The fear and uncertainty surrounding the coronavirus pandemic may feel new to many of us. But it is strangely familiar to those who lived through the polio epidemic of the last century.
Like a horror movie, throughout the first half of the 20th century, the polio virus arrived each summer, striking without warning. No one knew how polio was transmitted or what caused it. There were wild theories that the virus spread from imported bananas or stray cats. There was no known cure or vaccine.
For the next four decades, swimming pools and movie theaters closed during polio season
for fear of this invisible enemy. Parents stopped sending their children to playgrounds or birthday parties for fear they would “catch polio.”
In the outbreak of 1916, health workers in New York City would physically remove children from their homes or playgrounds if they suspected they might be infected. Kids, who seemed to be targeted by the disease, were taken from their families and isolated in sanitariums.
In 1952, the number of polio cases in the U.S. peaked at 57,879, resulting in 3,145 deaths. Those who survived this highly infectious disease could end up with some form of paralysis, forcing them to use crutches, wheelchairs or to be put into an iron lung, a large tank respirator that would pull air in and out of the lungs, allowing them to breathe.
Ultimately, poliomyelitis was conquered in 1955 by a vaccine developed by Jonas Salk and his team at the University of Pittsburgh.
In conjunction with the 50th anniversary celebration of the polio vaccine, I produced a documentary, “The Shot Felt ‘Round the World,” that told the stories of the many people who worked alongside Salk in the lab and participated in vaccine trials. As a filmmaker and senior lecturer at the University of Pittsburgh, I believe these stories provide hope in the fight to combat another unseen enemy, coronavirus.
Pulling together as a nation
Before a vaccine was available, polio caused more than 15,000 cases of paralysis a year in the U.S. It was the most feared disease of the 20th century. With the success of the polio vaccine, Jonas Salk, 39, became one of the most celebrated scientists in the world.
He refused a patent for his work, saying the vaccine belonged to the people and that to patent it would be like “patenting the Sun.” Leading drug manufacturers made the vaccine available, and more than 400 million doses were distributed between 1955 and 1962, reducing the cases of polio by 90%. By the end of the century, the polio scare had become a faint memory.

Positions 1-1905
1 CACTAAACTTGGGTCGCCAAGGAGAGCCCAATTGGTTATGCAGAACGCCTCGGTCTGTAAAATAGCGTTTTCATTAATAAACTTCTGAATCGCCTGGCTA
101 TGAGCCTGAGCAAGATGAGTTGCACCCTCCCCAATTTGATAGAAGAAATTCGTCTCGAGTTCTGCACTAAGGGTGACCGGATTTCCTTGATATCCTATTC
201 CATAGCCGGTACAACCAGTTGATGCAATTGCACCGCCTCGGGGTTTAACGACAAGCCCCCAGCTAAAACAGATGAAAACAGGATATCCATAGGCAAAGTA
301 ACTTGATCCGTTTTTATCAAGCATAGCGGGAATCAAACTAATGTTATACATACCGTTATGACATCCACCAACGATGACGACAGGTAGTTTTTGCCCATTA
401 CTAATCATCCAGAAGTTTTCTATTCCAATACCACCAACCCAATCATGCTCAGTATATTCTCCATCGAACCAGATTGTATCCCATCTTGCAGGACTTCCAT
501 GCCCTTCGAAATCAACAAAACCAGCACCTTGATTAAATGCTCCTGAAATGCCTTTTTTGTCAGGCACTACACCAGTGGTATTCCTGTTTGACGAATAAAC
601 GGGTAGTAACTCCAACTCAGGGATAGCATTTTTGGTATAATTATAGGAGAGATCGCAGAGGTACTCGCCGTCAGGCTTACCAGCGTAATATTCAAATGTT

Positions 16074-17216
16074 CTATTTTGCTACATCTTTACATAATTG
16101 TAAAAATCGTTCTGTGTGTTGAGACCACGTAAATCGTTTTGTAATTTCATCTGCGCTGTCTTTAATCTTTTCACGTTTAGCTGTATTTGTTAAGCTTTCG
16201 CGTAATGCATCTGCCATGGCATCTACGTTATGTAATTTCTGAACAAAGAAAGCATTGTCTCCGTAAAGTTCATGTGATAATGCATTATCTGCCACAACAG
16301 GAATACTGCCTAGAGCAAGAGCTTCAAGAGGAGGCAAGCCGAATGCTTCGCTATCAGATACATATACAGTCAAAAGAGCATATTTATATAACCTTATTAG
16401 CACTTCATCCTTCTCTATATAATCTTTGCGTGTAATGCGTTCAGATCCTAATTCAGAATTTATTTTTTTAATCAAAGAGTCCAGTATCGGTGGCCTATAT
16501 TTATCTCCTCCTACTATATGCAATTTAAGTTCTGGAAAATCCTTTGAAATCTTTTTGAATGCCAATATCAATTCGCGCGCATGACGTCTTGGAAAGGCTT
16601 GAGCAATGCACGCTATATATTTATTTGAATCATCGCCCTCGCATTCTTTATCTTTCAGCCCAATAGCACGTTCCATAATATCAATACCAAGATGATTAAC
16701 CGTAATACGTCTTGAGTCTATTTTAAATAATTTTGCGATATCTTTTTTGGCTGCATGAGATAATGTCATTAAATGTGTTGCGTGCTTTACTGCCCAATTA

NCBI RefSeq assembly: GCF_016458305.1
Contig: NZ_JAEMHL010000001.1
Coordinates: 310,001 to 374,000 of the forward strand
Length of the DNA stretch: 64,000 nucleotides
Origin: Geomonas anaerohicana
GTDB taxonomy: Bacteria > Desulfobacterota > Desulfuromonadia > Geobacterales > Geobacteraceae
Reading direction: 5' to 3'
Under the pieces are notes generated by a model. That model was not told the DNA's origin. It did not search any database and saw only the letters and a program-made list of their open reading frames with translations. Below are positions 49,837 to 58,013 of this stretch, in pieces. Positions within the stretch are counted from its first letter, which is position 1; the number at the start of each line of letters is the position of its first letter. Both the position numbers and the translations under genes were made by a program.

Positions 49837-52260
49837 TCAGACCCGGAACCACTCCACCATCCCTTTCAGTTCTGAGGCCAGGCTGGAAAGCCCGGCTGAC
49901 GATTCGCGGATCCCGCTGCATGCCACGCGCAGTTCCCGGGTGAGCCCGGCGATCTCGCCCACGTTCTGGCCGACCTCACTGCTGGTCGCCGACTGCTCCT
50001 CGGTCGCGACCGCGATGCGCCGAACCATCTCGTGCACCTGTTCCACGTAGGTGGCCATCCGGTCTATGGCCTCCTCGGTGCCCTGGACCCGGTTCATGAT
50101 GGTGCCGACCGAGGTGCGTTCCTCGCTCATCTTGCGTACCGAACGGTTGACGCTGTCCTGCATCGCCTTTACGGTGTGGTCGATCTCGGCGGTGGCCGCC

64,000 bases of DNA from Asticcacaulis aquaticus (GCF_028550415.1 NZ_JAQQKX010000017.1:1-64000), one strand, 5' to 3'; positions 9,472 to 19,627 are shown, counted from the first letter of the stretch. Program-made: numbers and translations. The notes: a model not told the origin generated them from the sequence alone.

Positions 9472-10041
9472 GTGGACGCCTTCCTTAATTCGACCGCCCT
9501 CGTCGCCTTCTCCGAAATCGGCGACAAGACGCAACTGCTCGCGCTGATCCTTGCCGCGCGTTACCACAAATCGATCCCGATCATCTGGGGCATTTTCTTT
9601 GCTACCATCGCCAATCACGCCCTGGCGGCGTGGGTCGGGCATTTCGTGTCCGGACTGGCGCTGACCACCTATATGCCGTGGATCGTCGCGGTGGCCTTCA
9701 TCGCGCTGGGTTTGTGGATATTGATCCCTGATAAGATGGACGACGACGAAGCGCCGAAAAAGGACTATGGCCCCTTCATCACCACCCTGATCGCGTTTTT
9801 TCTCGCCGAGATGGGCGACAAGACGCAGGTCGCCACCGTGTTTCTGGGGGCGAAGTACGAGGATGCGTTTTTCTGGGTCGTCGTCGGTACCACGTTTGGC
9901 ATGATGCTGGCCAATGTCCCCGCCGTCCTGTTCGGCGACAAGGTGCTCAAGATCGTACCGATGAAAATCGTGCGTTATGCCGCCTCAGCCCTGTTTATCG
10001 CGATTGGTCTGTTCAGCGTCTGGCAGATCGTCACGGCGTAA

Developing the vaccine was a collective effort, from national leadership by President Franklin Roosevelt to those who worked alongside Salk in the lab and the volunteers who rolled up their sleeves to be experimentally inoculated.
Sidney Busis, a young physician at the time, performed tracheotomies on two-year-old children, making an incision in their necks and enclosing them in iron lung to artificially sustain their breathing. His wife Sylvia was terrified that he would transmit polio to their two young sons when he came home at night.
In the Salk lab, a graduate student, Ethyl “Mickey” Bailey, pipetted by mouth – pulling liquid up thin glass tubes – live polio virus as part of the research process.
My own neighbor, Martha Hunter, was in grade school when her parents volunteered her for “the shot,” the experimental Salk vaccine that no one knew if it would work.
President Roosevelt, who kept his own paralysis from polio hidden from the public, organized the nonprofit National Institute of Infant Paralysis, later known as the March of Dimes. He encouraged every American to send dimes to the White House to support treating polio victims and researching a cure. In the process, he changed American philanthropy, which had been largely the domain of the wealthy.